a message which will be presented to any user who tries to talk
to your PC. The message can be up to 10 lines long. A line
containing a single dot in the first column ends the message.
To use the default message, just press enter on the first line.

Otherwise, talk runs as under 2) with two differences:
- the log file (see below) is automatically enabled,
- talk does not exit after a connection is closed, but waits
for the next invitation.

During a talk session, you may press ESC to close the connection, or
F1 to display a help screen.

Alt-S switches between the two display modes, single window and split
screen. In split screen mode local and remote text is displayed in
separate windows, as in the Unix talk. In single window mode all text
is written into one window.

The talk protocol defines three edit keys which can be used during a
talk session:

Edit key Corresponding PC key(s) Meaning
-------- ------------------------- --------------------------
ERASE Del, BS, Left Delete the last character
WERASE Ctrl-W, Ctrl-Left Delete the last word
KILL Ctrl-U Clear the current line

Note that these edit keys may have strange effects in single window
mode, because they do not distinguish between local and remote text.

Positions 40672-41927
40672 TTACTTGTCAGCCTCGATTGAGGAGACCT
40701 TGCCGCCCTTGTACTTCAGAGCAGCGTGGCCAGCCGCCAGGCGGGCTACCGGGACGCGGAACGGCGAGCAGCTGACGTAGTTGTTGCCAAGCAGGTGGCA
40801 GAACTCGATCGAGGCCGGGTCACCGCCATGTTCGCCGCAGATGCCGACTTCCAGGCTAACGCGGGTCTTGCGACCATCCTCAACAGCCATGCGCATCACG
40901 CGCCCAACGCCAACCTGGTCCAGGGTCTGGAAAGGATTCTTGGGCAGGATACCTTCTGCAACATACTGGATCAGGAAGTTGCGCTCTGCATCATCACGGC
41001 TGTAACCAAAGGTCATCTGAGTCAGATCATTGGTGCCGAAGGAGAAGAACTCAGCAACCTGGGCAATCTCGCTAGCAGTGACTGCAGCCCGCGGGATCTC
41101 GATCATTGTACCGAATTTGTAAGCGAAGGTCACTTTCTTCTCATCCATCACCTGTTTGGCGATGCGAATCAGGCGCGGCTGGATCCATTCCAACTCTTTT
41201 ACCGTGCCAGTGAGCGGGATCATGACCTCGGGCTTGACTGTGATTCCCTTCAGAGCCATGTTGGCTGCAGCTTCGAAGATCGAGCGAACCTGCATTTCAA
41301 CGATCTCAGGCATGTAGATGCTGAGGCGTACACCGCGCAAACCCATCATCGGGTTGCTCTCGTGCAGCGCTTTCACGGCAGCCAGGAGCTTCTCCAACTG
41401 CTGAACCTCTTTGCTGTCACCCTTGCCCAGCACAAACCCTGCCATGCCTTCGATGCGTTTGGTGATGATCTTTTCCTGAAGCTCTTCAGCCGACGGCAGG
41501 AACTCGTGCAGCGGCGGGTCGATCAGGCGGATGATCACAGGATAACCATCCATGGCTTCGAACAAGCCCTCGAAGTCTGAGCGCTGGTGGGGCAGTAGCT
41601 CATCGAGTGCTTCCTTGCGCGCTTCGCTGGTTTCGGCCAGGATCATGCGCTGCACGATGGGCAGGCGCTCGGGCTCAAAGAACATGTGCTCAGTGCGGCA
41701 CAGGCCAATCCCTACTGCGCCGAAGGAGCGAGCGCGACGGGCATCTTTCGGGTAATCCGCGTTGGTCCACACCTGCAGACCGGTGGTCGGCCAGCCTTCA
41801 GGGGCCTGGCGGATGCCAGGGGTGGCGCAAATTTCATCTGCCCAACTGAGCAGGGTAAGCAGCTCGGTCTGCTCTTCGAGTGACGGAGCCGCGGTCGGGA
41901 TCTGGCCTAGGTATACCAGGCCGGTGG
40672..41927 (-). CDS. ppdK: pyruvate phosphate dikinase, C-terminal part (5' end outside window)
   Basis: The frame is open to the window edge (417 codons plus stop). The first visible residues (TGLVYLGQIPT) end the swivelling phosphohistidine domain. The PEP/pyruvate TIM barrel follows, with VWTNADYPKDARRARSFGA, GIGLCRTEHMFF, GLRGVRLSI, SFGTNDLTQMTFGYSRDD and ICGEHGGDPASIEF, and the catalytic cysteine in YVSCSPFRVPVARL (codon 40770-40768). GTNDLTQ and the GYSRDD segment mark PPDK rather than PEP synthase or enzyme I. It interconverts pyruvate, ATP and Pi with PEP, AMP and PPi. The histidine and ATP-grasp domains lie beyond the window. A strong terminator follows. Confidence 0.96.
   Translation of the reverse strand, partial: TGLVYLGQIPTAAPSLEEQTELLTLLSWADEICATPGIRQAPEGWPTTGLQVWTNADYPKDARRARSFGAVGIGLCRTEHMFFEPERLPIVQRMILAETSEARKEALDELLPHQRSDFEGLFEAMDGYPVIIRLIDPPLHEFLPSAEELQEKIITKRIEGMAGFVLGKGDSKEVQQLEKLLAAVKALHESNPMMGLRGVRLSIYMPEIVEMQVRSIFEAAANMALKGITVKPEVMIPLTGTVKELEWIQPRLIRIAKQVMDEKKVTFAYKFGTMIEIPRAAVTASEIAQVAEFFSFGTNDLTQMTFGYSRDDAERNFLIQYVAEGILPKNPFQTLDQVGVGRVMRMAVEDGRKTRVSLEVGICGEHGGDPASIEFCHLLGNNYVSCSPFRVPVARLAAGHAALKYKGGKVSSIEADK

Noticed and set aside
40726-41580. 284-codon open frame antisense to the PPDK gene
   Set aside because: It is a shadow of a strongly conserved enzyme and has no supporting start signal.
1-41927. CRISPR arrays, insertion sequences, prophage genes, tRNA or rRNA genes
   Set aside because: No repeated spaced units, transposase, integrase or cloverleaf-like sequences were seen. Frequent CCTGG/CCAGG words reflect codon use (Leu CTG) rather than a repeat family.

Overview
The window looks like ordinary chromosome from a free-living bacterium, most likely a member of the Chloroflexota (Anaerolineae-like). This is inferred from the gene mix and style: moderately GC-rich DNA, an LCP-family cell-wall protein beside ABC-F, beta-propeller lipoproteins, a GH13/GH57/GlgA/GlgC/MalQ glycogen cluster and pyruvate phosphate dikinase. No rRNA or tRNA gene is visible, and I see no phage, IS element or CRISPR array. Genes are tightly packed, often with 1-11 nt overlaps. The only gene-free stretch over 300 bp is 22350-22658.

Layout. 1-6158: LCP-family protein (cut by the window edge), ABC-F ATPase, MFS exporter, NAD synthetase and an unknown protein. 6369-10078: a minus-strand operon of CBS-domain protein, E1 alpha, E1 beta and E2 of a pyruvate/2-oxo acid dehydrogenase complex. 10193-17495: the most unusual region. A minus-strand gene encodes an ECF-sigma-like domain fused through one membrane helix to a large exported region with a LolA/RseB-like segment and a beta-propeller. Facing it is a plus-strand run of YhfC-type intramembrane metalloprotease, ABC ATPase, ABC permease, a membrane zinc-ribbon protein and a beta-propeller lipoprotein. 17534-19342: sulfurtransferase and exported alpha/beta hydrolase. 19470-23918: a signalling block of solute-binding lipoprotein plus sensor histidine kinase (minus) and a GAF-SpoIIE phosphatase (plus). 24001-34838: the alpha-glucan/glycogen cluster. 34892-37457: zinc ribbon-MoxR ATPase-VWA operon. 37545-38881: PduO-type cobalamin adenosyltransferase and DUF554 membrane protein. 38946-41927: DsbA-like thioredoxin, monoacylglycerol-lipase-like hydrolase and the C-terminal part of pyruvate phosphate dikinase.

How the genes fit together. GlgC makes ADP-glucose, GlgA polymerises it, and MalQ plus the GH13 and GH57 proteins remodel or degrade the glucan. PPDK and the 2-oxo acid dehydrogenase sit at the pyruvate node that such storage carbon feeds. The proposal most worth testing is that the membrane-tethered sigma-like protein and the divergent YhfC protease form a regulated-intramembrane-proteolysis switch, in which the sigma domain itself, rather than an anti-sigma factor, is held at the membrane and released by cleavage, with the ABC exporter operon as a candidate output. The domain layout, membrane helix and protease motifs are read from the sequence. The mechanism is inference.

Pressing Alt-L toggles the log file. When the log file is enabled, an
`L' appears in the status line and the text on the screen is logged into
a file. The log file name is `talk.log' by default but may be changed to
any name (see CONFIGURATION below).


Talk recognizes the following entries in wattcp.cfg:

Sets your local username. If you talk to another user, he/she
will be notified with a message containig this name. This
setting has no effect if the talk was initiated by the remote
user, because talk will always assume the requested user id.

Sets the initial display mode. "split" selects split screen
mode, any other value selects single window mode (default).

Screen colors. The value must consist of exactly 5 hex numbers
(2 digits each), specifying the screen attributes for local
window (LL), remote window (RR), status line (SS), local name
on status line (ll) and remote name on status line (rr).

You may specify a second color set, which must be in the same
format and separated by exactly one character from the first
set. In this case, the first set applies to single window mode,
while the second set is used in split screen mode.

talk_alias="alias:[email protected]"
This defines an alias for [email protected] With this definition,
`talk alias' becomes equivalent to `talk [email protected]'. You may
specify an arbitrary number of aliases.

Specifies the name of the log file. Default is `talk.log'.

talk_message="%s is not here. Try again later, or leave a message."
Sets the default message for auto answer (-a) mode. This option
can be repeated to allow multiple line messages (up to 10
lines). `%s' may ocur once on each line and will be replaced by
the local user name.

Talk can read any of the above parameters from an environment variable.
If the value specified in wattcp.cfg starts with a `$', the rest of the
argument is interpreted as an environment variable name and the value is
read from this variable. This may be useful when there is only one
wattcp.cfg shared by many users. Note that the above mechanism applies
ONLY to the settings listed above, not to the other definitions in